Cornwall claimed the evidence shows that Canadian bitumen production is at best marginally profitable, with many operations unable to compete. Hislop expressed industry optimism that oil prices will rebound, and producers will find enough cost savings to make a go of it. He mentioned recent improvements and emission reductions in steam assisted gravity drainage extraction (SAGD), and the use of solvents instead of steam to liquefy the bitumen.
Cornwall presented research by economist Robyn Allan, further undercutting the view that Asian markets are hungry for Canadian heavy crude. The research points out that NEB statistics showing Trans Mountain’s claims about the oil tankers currently leaving Vancouver are inflated. The claim of five tankers per month was only achieved (almost) in one year, 2010,when 71 tankers were filled at the Westridge dock. Traffic has declined ever since, to just over one per month in 2016.
Ms. Allan also showed that the number of tankers headed for non-US ports was even smaller, peaking at six per year in 2010 and 2012, dropping to one in 2016. The pattern suggests that the Canadian industry tried to develop an overseas market for bitumen, and failed.
With the ‘tidewater advantage’ exposed as a myth, the economic case for TMEP falls flat. There would, of course, be construction jobs for two years, mostly in BC where unemployment among skilled tradespeople is low. The operations phase of the pipeline would only create 90 full-time jobs, according to Trans Mountain’s evidence to the NEB. Trans Mountain profits (guaranteed by take-or-pay contracts with Canadian producers for 80% of the pipeline’s capacity over the first 20 years of operations) should generate $100M annually in corporate taxes - but don’t hold your breath. Robyn Allan reported that Kinder Morgan told its US shareholders that it paid just $1.5M on profits of $172M per year, less than 1%.
Round 2 of the May 2nd debate focussed on government claims that expansion of Canadian production is compatible with our Paris commitments to reduce greenhouse gas emissions to 30% below 2005 levels by 2030. Can Trudeau’s Paris promise, “Canada is back, and here to help,” be reconciled with his March 10th, 2017 address to a petroleum industry group in Houston, in which he said, “No country would find 173 billion barrels of oil in the ground and just leave them there”?
Cornwall cited David Hughes, an earth scientist with four decades of unconventional fossil fuel experience, whose 2016 report, “Can Canada Expand Oil and Gas Production?” showed that, even if Canadian production is allowed to rise to meet the 100 Mt/year cap on GHG emissions announced by Rachel Notley, Canada’s existing pipeline capacity (supplemented by rail only to compensate for pipeline capacity lost to maintenance) is adequate to transport it to markets. If one pipeline, such as Keystone XL or Enbridge Line 3, is built, there will be surplus capacity. Without the prospect of tidewater price lifts, the TMEP is a redundant boondoggle.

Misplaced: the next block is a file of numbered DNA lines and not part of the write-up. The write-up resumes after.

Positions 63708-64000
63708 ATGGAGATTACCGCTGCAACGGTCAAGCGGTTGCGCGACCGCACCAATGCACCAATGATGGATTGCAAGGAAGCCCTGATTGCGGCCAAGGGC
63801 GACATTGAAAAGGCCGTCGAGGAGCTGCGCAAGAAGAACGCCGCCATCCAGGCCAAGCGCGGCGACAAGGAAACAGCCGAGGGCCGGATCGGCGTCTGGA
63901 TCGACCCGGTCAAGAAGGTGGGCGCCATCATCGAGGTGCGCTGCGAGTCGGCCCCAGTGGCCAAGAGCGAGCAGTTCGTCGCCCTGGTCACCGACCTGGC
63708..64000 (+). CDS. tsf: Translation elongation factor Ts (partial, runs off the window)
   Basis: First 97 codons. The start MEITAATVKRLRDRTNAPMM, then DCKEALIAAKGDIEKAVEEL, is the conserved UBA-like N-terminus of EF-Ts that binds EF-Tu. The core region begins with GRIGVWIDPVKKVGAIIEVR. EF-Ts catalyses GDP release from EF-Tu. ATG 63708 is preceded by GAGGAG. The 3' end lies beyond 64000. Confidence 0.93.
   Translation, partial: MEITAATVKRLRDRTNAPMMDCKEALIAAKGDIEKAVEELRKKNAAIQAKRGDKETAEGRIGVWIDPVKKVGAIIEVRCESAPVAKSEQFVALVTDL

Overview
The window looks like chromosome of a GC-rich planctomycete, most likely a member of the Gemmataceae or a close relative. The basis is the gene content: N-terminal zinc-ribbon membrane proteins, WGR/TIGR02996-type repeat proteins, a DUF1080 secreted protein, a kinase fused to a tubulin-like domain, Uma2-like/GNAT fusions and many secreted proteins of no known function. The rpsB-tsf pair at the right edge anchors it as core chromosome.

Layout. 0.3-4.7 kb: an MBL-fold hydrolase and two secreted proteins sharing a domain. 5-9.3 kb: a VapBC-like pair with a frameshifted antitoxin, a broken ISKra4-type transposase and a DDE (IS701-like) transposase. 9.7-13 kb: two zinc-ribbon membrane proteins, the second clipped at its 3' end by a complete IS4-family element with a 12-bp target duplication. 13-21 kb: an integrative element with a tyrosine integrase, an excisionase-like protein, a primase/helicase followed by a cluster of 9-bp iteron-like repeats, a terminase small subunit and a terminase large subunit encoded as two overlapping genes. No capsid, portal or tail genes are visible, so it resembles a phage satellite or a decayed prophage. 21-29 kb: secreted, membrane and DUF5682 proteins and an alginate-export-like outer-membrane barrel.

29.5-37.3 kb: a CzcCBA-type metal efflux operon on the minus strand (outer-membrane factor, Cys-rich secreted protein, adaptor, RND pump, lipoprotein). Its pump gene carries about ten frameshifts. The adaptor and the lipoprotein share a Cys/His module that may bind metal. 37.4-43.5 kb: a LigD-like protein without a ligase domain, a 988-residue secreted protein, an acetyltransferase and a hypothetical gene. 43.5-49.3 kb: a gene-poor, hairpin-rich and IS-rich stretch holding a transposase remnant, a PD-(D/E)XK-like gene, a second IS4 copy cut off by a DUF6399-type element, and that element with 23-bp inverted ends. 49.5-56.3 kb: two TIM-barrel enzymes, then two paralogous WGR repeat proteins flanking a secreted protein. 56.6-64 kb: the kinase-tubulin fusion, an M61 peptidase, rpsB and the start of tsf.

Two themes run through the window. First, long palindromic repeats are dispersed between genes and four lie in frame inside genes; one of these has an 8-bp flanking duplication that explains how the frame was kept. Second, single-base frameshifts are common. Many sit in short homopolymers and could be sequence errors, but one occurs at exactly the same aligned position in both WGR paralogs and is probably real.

But if we take Paris seriously, raising Canada’s bitumen production to Notley’s cap is not an option. Hughes examines various scenarios for Canadian fossil fuel production. Under the lowest-carbon scenario, in which Alberta keeps its 100 Mt/year promise and BC curbs its LNG ambitions to a single plant, GHG emissions from Canada’s fossil fuel industry will grow by 45% over 2014 levels. To compensate, the rest of the Canadian economy will have to reduce its emissions by 47% by 2030 - just 13 years away. To assess how realistic that is, ask yourself which sectors of the economy could give up 235 Mt of emissions in that time. Home heating? Heavy industry? Reductions will be made, but not that quickly.
If, instead, Canada stops doubling down on this marginal, damaging sunset industry, and bets instead on the green energy economy that is springing up around the world, we have a fighting chance of keeping or improving on the promise we made in Paris.
Hislop took the view that the world will get to a green energy economy, but probably not before 2100. Canadians aren’t willing, he said, to pay the price of moving faster, and if they were, it would be risky. He pointed to Ontario as an example of the dangers of trying to move too fast. In light of today’s alarming evidence of climate disruption, Cornwall replied that to wait 83 years would be a greater risk.